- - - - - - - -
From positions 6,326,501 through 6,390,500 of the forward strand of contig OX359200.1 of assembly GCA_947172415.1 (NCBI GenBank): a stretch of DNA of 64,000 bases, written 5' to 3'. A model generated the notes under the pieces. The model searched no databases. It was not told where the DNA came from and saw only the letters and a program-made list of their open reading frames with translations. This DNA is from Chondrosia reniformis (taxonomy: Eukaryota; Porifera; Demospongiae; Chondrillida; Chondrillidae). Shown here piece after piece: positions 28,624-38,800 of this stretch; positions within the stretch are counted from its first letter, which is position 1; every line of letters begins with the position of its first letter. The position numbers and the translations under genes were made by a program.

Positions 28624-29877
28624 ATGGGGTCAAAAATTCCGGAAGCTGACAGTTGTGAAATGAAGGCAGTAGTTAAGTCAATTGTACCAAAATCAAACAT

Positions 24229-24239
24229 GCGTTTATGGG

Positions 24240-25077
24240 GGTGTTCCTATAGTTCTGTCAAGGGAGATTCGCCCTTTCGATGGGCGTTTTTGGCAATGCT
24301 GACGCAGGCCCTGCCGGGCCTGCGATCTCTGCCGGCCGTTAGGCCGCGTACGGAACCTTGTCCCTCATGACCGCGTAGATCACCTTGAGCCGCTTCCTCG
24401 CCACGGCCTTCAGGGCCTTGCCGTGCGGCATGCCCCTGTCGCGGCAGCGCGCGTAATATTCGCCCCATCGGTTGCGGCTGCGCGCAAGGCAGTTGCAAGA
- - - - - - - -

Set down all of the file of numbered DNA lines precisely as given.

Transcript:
From positions 6,326,501 through 6,390,500 of the forward strand of contig OX359200.1 of assembly GCA_947172415.1 (NCBI GenBank): a stretch of DNA of 64,000 bases, written 5' to 3'. A model generated the notes under the pieces. The model searched no databases. It was not told where the DNA came from and saw only the letters and a program-made list of their open reading frames with translations. This DNA is from Chondrosia reniformis (taxonomy: Eukaryota; Porifera; Demospongiae; Chondrillida; Chondrillidae). Shown here piece after piece: positions 28,624-38,800 of this stretch; positions within the stretch are counted from its first letter, which is position 1; every line of letters begins with the position of its first letter. The position numbers and the translations under genes were made by a program.

Positions 28624-29877
28624 ATGGGGTCAAAAATTCCGGAAGCTGACAGTTGTGAAATGAAGGCAGTAGTTAAGTCAATTGTACCAAAATCAAACAT

Positions 24229-24239
24229 GCGTTTATGGG

Positions 24240-25077
24240 GGTGTTCCTATAGTTCTGTCAAGGGAGATTCGCCCTTTCGATGGGCGTTTTTGGCAATGCT
24301 GACGCAGGCCCTGCCGGGCCTGCGATCTCTGCCGGCCGTTAGGCCGCGTACGGAACCTTGTCCCTCATGACCGCGTAGATCACCTTGAGCCGCTTCCTCG
24401 CCACGGCCTTCAGGGCCTTGCCGTGCGGCATGCCCCTGTCGCGGCAGCGCGCGTAATATTCGCCCCATCGGTTGCGGCTGCGCGCAAGGCAGTTGCAAGA